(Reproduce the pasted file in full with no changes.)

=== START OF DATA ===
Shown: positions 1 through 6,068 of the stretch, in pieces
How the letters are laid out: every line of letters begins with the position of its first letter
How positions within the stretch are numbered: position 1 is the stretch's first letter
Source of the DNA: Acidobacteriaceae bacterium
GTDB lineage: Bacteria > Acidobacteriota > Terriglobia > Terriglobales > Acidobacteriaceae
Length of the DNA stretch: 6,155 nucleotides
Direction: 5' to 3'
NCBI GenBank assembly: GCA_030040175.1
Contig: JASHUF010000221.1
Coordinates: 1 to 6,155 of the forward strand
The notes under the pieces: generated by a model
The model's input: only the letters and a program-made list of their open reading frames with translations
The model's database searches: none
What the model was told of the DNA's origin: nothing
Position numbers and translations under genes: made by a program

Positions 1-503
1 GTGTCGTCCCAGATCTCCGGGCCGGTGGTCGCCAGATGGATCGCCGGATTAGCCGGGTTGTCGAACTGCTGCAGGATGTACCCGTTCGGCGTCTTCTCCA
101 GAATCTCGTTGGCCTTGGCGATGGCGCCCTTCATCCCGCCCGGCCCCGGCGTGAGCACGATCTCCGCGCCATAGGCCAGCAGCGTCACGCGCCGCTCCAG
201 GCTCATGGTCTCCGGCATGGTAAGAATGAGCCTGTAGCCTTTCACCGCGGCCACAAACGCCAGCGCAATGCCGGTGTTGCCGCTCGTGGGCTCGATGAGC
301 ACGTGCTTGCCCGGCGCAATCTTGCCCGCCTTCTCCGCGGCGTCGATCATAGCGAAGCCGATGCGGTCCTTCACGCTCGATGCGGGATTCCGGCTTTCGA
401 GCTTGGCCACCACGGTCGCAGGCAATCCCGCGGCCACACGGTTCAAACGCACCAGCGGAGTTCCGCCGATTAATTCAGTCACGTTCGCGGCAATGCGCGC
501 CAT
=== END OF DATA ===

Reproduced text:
Shown: positions 1 through 6,068 of the stretch, in pieces
How the letters are laid out: every line of letters begins with the position of its first letter
How positions within the stretch are numbered: position 1 is the stretch's first letter
Source of the DNA: Acidobacteriaceae bacterium
GTDB lineage: Bacteria > Acidobacteriota > Terriglobia > Terriglobales > Acidobacteriaceae
Length of the DNA stretch: 6,155 nucleotides
Direction: 5' to 3'
NCBI GenBank assembly: GCA_030040175.1
Contig: JASHUF010000221.1
Coordinates: 1 to 6,155 of the forward strand
The notes under the pieces: generated by a model
The model's input: only the letters and a program-made list of their open reading frames with translations
The model's database searches: none
What the model was told of the DNA's origin: nothing
Position numbers and translations under genes: made by a program

Positions 1-503
1 GTGTCGTCCCAGATCTCCGGGCCGGTGGTCGCCAGATGGATCGCCGGATTAGCCGGGTTGTCGAACTGCTGCAGGATGTACCCGTTCGGCGTCTTCTCCA
101 GAATCTCGTTGGCCTTGGCGATGGCGCCCTTCATCCCGCCCGGCCCCGGCGTGAGCACGATCTCCGCGCCATAGGCCAGCAGCGTCACGCGCCGCTCCAG
201 GCTCATGGTCTCCGGCATGGTAAGAATGAGCCTGTAGCCTTTCACCGCGGCCACAAACGCCAGCGCAATGCCGGTGTTGCCGCTCGTGGGCTCGATGAGC
301 ACGTGCTTGCCCGGCGCAATCTTGCCCGCCTTCTCCGCGGCGTCGATCATAGCGAAGCCGATGCGGTCCTTCACGCTCGATGCGGGATTCCGGCTTTCGA
401 GCTTGGCCACCACGGTCGCAGGCAATCCCGCGGCCACACGGTTCAAACGCACCAGCGGAGTTCCGCCGATTAATTCAGTCACGTTCGCGGCAATGCGCGC
501 CAT